Today’s showrooms offer systems workstations with sheer textile panels suspended from frames to divide space, while poles and overhead trusses hold the voice, data and energy wiring. There are boomerang- shaped worklables and divider walls made of wood and glass, and a growing number of desk- based systems to complement changing office needs. The gray cubicle walls upholstered in carpet- like labric are few and far between.

The quality of workstations is far superior today, wild a greater range of acoustic, consideration and visual privacy, and configurations offering multi- functional versatility, lint as wire-less technology becomes more advanced and affordable, a growing number of employers can he expected to move more of their space from panel- based workstations to the more flexible open desking systems.

The predominant factors driving this trend are a general management shift toward collaborative working environments, as well as advances in wireless voice, data and other technologies. Whereas lhc need for technology support (and resulting cables) drove many of the office furniture innovations of the last 20 years, the diminution of data wiring will undoubtedly lead to new furniture concepts that deftly blend privacy and collaboration.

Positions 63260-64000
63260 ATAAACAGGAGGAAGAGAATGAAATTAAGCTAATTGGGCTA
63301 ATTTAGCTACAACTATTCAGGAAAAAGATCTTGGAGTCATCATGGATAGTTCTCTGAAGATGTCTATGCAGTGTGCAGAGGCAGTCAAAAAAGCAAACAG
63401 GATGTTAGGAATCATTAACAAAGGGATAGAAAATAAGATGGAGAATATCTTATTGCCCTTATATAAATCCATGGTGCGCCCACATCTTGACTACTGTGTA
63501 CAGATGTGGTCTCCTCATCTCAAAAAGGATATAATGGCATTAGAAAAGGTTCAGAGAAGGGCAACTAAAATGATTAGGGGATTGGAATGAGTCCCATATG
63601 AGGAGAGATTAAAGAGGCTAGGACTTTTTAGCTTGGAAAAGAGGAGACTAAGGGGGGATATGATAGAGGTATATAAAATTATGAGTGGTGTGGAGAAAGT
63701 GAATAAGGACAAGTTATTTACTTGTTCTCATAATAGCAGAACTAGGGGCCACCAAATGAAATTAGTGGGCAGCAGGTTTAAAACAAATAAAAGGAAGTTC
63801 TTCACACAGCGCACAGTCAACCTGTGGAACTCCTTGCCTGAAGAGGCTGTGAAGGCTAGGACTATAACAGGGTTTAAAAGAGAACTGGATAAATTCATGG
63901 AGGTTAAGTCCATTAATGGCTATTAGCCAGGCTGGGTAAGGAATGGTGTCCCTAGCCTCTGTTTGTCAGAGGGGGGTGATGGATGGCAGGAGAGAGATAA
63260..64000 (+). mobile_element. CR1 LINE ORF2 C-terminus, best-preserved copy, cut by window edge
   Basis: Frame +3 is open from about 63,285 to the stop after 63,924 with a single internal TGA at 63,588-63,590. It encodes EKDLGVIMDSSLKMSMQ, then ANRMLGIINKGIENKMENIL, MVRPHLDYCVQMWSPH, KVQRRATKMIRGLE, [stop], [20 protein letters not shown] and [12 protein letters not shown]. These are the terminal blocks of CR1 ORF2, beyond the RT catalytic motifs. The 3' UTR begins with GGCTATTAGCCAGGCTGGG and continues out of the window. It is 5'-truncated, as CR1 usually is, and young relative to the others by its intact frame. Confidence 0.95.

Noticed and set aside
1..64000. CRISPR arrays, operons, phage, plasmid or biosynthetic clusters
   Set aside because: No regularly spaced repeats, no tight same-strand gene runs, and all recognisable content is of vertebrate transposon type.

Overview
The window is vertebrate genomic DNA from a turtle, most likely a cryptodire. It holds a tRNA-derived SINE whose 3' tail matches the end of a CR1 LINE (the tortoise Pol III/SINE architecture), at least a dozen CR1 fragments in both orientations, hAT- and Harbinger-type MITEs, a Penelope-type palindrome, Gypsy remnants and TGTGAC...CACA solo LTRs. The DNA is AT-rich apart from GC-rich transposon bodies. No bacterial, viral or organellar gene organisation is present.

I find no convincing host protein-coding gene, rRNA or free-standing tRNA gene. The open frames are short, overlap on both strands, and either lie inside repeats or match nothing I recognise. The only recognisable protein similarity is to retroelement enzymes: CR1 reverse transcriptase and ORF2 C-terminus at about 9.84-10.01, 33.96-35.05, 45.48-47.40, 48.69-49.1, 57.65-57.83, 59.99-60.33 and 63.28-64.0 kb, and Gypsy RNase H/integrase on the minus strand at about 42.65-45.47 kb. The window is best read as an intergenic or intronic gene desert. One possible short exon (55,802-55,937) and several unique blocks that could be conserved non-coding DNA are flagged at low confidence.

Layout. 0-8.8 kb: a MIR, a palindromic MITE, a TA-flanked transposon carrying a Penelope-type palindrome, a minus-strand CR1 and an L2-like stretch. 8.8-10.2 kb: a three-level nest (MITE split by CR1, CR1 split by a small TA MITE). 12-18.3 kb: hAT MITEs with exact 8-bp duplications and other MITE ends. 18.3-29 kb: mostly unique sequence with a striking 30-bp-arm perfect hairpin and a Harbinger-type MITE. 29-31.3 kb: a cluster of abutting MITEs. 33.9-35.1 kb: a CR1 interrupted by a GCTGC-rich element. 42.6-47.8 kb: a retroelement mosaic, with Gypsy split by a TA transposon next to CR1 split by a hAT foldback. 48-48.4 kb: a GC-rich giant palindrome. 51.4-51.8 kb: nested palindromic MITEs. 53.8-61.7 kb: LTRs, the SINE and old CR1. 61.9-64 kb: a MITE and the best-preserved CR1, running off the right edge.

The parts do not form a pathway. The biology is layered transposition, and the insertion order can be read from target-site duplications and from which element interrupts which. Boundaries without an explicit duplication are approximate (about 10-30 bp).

Today’ s workplace calls for a mixture of environments with areas for community and collaboration, which are blended with areas for heads down” individual tasks. This concept is sometimes referred to as “caves and commons, with the caves being private areas and commons as collaborative space. Today, about a 70/30 cubicle-to-traditional office ratio is the individual workspace norm in most large workplace settings, with a growing portion of the entire office shifting toward more shared, or collaborative spaces.